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Infectious pathogens like viruses and bacteria aren’t the only cause of meningitis. The brain’s protective membranes – the meninges – can also become inflamed for non-infectious reasons, called non-infectious meningitis. In a UK study of 638 meningitis patients, it was found that 16% had bacterial meningitis, 36% had viral meningitis (most of these cases were caused by VSV – varicella zoster virus – and HSV – herpes simplex viruses), 6% were non-infectious cases of meningitis and 42% had an unknown cause.
All types of meningitis are classified as either infectious or non-infectious. With infectious meningitis, pathogens have invaded the meninges and caused infection and inflammation. Non-infectious meningitis is a result of an injury or disease.
This article will tell you all you need to know about non-infectious meningitis. For more general information about meningitis, check out this article.
What is non-infectious meningitis?
The spinal cord and brain are enveloped in three tissue layers called the meninges. In between the inner layer and middle layer is the subarachnoid space, which is filled with CSF (cerebrospinal fluid). This flows through the layers and fills the brain spaces, helping to cushion the spinal cord and brain.
When the layers of tissue covering the spinal cord and brain (the meninges) and the subarachnoid space (fluid-filled space in between the meninges) become inflamed and the cause isn’t down to a pathogen, we can say it is non-infectious meningitis.
This can be caused by existing medical problems, disorders and non-infectious diseases, as well as by vaccines or drugs.
Non-infectious meningitis is aseptic meningitis, and it is an uncommon cause of the condition. Some of the main culprits that result in non-infectious meningitis are medical conditions that already cause inflammation in other parts of the body, like autoimmune conditions. Some examples include erythematosus (lupus), systemic lupus, and rheumatoid arthritis.
NSAIDs (nonsteroidal anti-inflammatory drugs) like ibuprofen can also cause non-infectious meningitis, as can some types of antibiotics.
What causes non-infectious meningitis?
There are different causes of non-infectious meningitis. Here are some of them:
Some medicines or substances have been known to induce chemical meningitis. This is a rare medical condition referred to as ‘sterile meningitis’ because there are no pathogens found in the cerebrospinal fluid (CSF).
Drugs like some cancer medications have been known to cause the condition, as have contrast dyes used in x-rays. It also forms after patients have undergone neurosurgery.
If a patient has a benign brain tumour that ruptures, droplets of fat can leak into the space between the brain and the skull, causing chemical meningitis. This type of non-infectious meningitis doesn’t often need treatment and can resolve itself.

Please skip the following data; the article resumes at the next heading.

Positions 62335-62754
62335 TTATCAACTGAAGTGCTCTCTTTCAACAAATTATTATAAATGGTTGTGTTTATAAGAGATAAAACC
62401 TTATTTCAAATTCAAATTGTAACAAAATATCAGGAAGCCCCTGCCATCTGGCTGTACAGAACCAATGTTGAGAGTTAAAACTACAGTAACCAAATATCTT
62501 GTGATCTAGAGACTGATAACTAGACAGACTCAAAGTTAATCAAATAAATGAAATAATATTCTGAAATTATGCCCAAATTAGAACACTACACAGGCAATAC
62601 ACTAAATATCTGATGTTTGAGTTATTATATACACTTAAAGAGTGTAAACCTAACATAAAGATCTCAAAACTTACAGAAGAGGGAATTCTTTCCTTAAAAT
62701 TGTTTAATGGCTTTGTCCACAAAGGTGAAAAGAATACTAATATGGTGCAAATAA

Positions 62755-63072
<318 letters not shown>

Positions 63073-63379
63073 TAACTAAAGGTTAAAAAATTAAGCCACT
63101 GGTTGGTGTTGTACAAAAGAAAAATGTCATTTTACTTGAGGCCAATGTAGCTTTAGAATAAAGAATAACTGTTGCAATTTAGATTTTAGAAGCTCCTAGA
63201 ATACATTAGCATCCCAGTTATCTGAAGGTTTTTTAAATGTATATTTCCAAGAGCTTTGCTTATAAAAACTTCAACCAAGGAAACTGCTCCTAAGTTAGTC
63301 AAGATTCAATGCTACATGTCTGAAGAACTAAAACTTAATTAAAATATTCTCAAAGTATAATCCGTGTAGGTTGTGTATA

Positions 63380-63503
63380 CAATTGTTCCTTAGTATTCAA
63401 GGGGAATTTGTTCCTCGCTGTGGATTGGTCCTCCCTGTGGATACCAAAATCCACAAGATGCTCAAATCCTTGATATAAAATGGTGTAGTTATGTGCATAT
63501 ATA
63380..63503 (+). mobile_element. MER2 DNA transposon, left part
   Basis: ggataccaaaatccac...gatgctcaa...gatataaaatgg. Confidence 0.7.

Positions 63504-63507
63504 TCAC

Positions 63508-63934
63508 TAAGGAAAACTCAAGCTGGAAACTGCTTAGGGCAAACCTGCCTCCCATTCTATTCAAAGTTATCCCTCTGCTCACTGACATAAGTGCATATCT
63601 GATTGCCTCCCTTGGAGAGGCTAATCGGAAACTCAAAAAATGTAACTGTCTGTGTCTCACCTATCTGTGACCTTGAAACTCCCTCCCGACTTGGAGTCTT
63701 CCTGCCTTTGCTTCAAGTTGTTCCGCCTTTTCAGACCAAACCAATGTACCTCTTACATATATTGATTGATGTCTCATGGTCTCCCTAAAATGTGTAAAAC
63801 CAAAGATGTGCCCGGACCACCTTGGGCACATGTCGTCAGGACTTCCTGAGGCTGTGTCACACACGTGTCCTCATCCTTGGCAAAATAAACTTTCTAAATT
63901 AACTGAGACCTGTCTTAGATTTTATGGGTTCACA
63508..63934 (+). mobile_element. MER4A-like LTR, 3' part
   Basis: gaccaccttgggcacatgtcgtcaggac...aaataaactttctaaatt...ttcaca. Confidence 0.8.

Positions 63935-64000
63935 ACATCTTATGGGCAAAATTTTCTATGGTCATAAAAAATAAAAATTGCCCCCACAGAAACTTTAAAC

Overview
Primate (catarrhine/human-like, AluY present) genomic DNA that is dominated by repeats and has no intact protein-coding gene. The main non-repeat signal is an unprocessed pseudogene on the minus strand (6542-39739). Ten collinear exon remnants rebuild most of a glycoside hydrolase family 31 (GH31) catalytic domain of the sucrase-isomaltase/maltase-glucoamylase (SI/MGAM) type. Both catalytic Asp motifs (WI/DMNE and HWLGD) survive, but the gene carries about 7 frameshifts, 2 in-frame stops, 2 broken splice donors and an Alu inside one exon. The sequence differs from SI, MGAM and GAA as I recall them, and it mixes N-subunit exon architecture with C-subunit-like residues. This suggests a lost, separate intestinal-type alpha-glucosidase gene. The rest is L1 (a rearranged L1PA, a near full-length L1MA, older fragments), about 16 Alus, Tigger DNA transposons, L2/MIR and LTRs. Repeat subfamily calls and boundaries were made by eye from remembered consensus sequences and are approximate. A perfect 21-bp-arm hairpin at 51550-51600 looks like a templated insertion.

Some patients may need treatment, however. This will depend on what has caused the meningitis. It could be that they need steroids to reduce inflammation or surgery to remove a tumour.
Carcinomatous or malignant meningitis
This is a rare type of meningitis that only affects people with solid tumours as a result of cancer like breast cancer, melanoma or lung cancer. Less than 5% of people with these conditions will develop carcinomatous meningitis though.
If the person’s cancer has spread to the CNS (central nervous system), it can cause carcinomatous or malignant meningitis. To treat the condition, doctors need to address the cancer that’s caused it with chemotherapy.
Though this type of meningitis has been caused by a pathogen (a type of fungus), it is non-contagious. It typically affects those who are taking immunosuppressive medication, for example, HIV-positive patients. The fungus is found in bird droppings and soil but ordinarily wouldn’t affect your health unless you have pre-existing conditions that weaken your immune system.
Anatomical defects often play a role in recurrent meningitis. If patients suffer recurrent meningitis, then it is recommended they be checked for anatomical defects.
Some anatomical defects that can cause meningitis include acquired structural defects which mean the paranasal sinuses or middle ear don’t communicate well with the skin and subarachnoid space.
Other anatomical defects that increase the risk include meningocele (when the meninges protrude through the spine caused by a congenital defect), skull base defects, inner ear abnormalities, neurenteric cysts (rare spinal cysts), and dermal sinus and epidermoid/dermoid cysts.
Brain surgery or a head injury
In brain surgery, the open wounds can make it easier for meningitis-causing bacteria and pathogens to enter the meninges. So, although the patient will develop bacterial meningitis, its cause will be the brain surgery.
A severe head injury could also lead to inflammation and non-infectious meningitis.
Underlying medical conditions
Non-infectious meningitis can occur when a person has an existing inflammatory disorder.
- Lupus or systemic lupus erythematosus (SLE)
Lupus and systemic lupus erythematosus (SLE) can both cause meningitis. SLE is an autoimmune disease that presents psychiatric and neurological manifestations. Meningitis with SLE is rare and less than 2% of patients with the condition will develop it.
- Sjögren’s syndrome
Sjögren’s syndrome is a chronic autoimmune condition that causes dryness in the upper respiratory tract, nose, skin, eyes, mouth and vagina. It is caused by white blood cells infiltrating exocrine tissues like tear glands and saliva glands and mistakenly attacking them.
This condition is closely associated with SLE as well as rheumatoid arthritis, and primary biliary cholangitis. Ninety per cent of people with Sjögren’s are female.
- Primary angiitis of the central nervous system
Primary angiitis of the central nervous system, or PACNS, is a rare disease that affects the spinal cord and brain. The main manifestations are seizures, headaches, encephalopathy and stroke.
This is a rare disease that causes granulomas or small, swollen areas of tissue to grow in the organs. It most often affects the lymph nodes, lungs and skin. Many people with this disease see their symptoms improve within months to years, without treatment.
- Behçet’s disease
This is a rare condition that isn’t well understood. It results in blood vessel and tissue inflammation. It causes blurred vision, mouth ulcers, genital ulcers, acne-like spots, swollen, painful and stiff joints, and headaches.